Northern Long-eared Bat (Myotis septentrionalis)


  • Recognition
  • Weight: 1/8 - 1/4 oz. (5-7 g)
  • Body length: 3 - 3 7/8 in. (75-100 mm)
  • Wingspan: 9-11 in. (23-27 cm)
  • Forearm: 1 3/8 - 1 1/2 in. (35-39 mm)

The northern long-eared bat has dull brown fur with a slightly paler belly. True to its name, the northern long-eared bat has long ears that would extend well beyond the muzzle (nose) if laid flat. In addition to its ear length, the northern long-eared bat also has a long, pointed tragus. These two characters can help distinguish this species from little brown bats.

Northern long-eared bats are most active one to two hours after dusk and then again right before sunrise. Northern long-eared bats are capable of picking up insects like katydids off of vegetation. This feeding process is known as gleaning. Generally, northern long-eared bats begin feeding after dusk and often carry larger prey to their night roosts for consumption.


  • Summer Roost: Northern long-eared bats roost in buildings, hollow trees (both alive and dead), behind shutters, under loose bark, and under shingles.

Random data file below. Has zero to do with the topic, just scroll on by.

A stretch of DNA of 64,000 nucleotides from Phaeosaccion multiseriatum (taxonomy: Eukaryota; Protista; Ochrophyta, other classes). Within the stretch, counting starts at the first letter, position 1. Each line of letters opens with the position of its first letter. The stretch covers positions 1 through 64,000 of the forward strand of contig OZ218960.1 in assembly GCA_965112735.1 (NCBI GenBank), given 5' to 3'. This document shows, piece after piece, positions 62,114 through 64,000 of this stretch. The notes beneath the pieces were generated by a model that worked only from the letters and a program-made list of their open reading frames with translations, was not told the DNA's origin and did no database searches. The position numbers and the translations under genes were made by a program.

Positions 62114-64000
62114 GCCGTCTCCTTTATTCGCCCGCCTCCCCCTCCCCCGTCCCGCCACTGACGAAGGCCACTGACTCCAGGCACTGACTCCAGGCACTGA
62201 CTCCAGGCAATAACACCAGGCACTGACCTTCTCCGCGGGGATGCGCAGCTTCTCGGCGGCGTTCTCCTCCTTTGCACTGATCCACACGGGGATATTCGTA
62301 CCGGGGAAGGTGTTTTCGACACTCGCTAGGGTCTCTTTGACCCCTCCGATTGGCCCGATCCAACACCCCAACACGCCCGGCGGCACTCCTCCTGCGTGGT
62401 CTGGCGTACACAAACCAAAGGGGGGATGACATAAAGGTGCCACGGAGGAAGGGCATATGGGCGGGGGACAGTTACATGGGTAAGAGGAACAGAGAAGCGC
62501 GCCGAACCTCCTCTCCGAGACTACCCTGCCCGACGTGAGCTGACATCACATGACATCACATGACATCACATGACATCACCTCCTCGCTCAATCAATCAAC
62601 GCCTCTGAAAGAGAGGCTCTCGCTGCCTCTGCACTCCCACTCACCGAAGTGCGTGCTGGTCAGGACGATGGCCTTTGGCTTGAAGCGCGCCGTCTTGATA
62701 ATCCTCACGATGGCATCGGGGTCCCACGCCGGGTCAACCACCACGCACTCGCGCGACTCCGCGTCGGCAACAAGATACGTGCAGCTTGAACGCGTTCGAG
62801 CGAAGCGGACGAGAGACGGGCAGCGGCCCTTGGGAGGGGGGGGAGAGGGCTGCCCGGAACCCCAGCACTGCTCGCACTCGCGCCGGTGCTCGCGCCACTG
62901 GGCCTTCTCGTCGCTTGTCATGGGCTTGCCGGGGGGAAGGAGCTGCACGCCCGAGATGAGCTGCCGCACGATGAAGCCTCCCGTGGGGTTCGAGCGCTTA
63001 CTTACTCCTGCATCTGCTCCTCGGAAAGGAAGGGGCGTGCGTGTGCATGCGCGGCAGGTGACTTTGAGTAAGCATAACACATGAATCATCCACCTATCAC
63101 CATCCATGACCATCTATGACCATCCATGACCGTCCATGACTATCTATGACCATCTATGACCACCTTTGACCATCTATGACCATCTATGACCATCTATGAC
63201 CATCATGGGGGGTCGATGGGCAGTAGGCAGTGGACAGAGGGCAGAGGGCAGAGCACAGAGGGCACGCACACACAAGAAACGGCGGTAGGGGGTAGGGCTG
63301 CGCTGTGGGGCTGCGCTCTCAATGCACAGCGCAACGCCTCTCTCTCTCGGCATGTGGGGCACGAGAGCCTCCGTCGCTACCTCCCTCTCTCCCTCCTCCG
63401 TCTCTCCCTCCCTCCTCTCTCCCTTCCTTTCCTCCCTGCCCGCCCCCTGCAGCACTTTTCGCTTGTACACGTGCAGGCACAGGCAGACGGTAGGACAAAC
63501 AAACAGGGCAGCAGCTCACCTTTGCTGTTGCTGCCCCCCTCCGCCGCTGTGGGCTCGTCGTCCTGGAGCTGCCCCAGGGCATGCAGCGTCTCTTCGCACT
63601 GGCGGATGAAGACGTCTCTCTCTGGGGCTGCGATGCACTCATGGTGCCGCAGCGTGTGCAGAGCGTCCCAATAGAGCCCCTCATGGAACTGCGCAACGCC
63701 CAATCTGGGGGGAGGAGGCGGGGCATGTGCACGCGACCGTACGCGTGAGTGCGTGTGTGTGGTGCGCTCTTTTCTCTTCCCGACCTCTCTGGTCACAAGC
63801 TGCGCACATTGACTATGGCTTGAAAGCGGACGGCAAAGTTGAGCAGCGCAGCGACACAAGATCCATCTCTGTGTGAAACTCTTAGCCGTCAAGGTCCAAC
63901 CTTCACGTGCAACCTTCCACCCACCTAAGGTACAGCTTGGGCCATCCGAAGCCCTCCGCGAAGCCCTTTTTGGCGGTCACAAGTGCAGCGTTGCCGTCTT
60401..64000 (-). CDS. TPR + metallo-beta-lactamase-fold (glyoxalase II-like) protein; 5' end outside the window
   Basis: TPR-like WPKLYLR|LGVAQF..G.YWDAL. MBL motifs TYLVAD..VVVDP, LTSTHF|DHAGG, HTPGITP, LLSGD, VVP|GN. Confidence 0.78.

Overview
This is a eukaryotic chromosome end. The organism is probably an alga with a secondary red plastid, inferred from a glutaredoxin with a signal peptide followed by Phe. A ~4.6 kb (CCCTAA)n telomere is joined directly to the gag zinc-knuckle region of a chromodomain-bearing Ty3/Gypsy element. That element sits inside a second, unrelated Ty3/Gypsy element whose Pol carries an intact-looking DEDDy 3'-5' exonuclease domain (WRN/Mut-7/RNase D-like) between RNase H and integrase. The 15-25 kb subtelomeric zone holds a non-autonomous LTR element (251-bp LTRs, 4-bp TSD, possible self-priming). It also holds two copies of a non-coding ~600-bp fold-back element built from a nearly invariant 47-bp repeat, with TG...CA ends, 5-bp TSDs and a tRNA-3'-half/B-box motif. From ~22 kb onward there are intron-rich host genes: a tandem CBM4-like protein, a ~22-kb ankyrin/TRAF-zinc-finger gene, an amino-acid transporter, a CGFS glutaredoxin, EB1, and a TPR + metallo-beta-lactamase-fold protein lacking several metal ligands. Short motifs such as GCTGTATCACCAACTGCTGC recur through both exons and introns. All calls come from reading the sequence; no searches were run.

• Winter Roost: In the winter, northern long-eared bats roost in caves and mines. Within these areas, northern long-eared bats often roost in cracks and crevices.

Small night-flying insects.

Similar Species:
Little Brown Bat has glossy fur, smaller ears and tragus.

Northern long-eared bats have dramatically declined in Maryland due to white-nose syndrome. Northern long-eared bats are listed as species of greatest conservation need in Maryland. In addition, they are ranked as threatened and highly state rare (S1). Globally, northern long-eared bats are rare and are listed federally as threatened.


Northern Long-eared Bat Spectrograph

Courtesy of Bat Call: Acoustic Call Library and Species Accounts

Photo by: Dr. J. Scott Altenbach​


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